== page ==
How was I supposed to tell him that everyone warned me he was too closed off to be relationship material, but I insisted?
How was I supposed to tell him that the man never told me he loved me, but I still slipped his wedding ring on my finger?
Josh was in charge of training me when I started at the company six years prior, and from day one I was enamoured of him. I loved everything about him, the smell of his citrusy aftershave as he leaned over my shoulder to show me something on the screen, the hazel colour of his eyes that reminded me of autumn mornings, the deep, low voice he commanded any room he was in with, the rare but kind smile he favoured you with when you said something witty. For three years, I dressed up for him, constantly changed my hair colour for him, invented work problems to have him save me and strived to excel so he would praise me.
I found him arresting. Mysterious, I thought.
He was oblivious, lost in his world of words and figures. Until one day, he was walking me home after a work party and I told him I loved him. He stopped in his tracks like a deer in headlights.
“Lyds?” Sam jolted me out of my thoughts.
I dabbed at the corners of my eyes with the napkin and smiled.
“Oh, just a rough patch,” I said.
“Choose happiness!” was all Sam said as we pushed back our chairs and went our separate ways.
When I returned to London on Sunday night, Josh looked over his laptop and asked how my “date” was.
“As if you care!” I snapped as I unwrapped my scarf and set down my small suitcase.
“I care very much!” he said, clearly wounded.
On the last day of December 2021, I dressed up for a night out to celebrate with our friends. I was pleased with how I looked in my sequined dress and long, wavy hair.
I walked over to where he was sitting at the dining table, but he barely looked at me. Not a flicker of acknowledgment in his eyes.
“Ready?” he asked.
I walked over and knelt before him. He turned around in his seat to look at me.
I held his warm hands in mine.
“Do you not like me anymore?” I whispered, trying to stop the tears from flowing.
“Of course I do!” he was clearly bored with this question. “Lydia, we’re late!”
“Then why don’t you touch me anymore?” I said, now tears rolling down my embarrassed cheeks.
“I don’t know!” he whispered and got up.
I sat on the floor for a minute, mascara running and face flushed.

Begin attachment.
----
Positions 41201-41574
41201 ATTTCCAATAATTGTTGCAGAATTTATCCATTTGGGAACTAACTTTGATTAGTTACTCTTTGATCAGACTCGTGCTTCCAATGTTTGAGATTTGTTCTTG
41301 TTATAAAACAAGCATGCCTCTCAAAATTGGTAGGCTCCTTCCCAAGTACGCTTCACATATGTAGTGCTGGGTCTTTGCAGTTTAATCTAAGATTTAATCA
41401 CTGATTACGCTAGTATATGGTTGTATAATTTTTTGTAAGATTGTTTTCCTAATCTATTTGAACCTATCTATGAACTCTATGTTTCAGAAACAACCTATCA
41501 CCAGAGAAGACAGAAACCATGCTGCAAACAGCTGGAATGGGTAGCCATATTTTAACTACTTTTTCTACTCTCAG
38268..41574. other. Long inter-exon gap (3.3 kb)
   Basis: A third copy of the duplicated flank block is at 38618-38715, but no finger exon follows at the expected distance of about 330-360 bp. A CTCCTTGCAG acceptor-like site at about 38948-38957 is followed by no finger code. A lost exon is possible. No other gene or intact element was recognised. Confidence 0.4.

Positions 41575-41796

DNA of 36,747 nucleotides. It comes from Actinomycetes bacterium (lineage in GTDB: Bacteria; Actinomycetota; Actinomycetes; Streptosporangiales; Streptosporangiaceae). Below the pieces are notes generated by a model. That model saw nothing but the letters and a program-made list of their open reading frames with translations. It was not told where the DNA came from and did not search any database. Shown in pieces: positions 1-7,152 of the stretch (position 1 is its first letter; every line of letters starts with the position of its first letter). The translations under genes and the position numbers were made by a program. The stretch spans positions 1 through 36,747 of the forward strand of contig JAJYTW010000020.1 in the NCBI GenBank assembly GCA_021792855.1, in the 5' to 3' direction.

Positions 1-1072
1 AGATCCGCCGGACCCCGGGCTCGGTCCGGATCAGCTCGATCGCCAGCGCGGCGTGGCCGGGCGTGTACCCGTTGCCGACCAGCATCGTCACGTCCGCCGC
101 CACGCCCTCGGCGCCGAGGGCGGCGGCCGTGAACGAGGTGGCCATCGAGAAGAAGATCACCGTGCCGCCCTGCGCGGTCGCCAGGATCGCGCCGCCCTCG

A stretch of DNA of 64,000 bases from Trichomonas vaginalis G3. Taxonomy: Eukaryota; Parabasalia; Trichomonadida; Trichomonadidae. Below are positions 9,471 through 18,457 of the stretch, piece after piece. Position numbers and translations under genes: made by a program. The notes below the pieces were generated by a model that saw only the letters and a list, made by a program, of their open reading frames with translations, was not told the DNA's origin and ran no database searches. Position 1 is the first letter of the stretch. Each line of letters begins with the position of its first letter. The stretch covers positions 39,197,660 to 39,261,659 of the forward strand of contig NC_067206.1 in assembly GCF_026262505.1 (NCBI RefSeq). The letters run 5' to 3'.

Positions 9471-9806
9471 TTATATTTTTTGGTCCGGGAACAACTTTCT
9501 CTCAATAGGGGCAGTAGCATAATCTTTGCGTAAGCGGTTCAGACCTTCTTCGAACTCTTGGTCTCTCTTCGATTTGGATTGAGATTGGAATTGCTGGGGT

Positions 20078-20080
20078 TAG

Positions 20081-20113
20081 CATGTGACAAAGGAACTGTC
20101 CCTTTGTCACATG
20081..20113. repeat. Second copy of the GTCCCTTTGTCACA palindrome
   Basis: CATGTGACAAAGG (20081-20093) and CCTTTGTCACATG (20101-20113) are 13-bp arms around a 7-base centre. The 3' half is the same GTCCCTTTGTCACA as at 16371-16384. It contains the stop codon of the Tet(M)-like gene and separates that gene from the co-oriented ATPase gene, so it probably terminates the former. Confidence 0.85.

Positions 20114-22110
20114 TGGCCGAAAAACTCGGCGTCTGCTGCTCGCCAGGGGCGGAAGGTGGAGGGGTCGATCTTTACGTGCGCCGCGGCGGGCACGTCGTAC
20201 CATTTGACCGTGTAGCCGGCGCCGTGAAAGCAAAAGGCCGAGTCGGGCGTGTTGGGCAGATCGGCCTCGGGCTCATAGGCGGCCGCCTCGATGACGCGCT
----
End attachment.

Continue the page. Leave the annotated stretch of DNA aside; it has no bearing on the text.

Then I got up, took the eleventh book, put my coat on and drove to Putney to see my mother.
This time I didn’t arrange anything in advance. I felt that the house I grew up in was the only place I didn’t have to call first to visit.
“Lydia?” my mum gasped in disbelief.
I stood there for a few seconds until she registered that it was really me.
“Well, come in!” she beamed.
The last time I saw her was three years ago. On my wedding day to be precise. She had repeated some remark about how I would be miserable and how it was not too late to change my mind. And I snapped.
“I was blind, mum!” I said, burying my face in her neck.
“Oh, little sweetie,” she stroked my hair, “I know! Love does that sometimes, doesn’t it?”
I cried for what seemed like an eternity, and the tissues kept coming.
“I should’ve listened,” I managed between gasps.
“Is he still emotionally constipated?” she asked, rocking me back and forth.
I snorted a little snot-filled, bitter laugh.
I spent that night in my mum’s bed, where my dad had left a dent in her mattress and a hole in her heart.
The next day, the first day of the year, I took the same book I was supposed to be returning to my mum, carefully carved a hole in the first hundred pages, and went to see Josh.
“Where were you the whole night? I was worried sick!” he rushed to hold me but I shrugged him off.
Funny how I ached for him to at least hold me for over one and a half years. Only now that I’m here to end it all, he actually remembers to touch me.
I silently gave him the book.
“Gone with the Wind?” He looked at me with eyes full of dread and confusion.
He opened it to look for a message but found a ring instead. Returned to its rightful owner.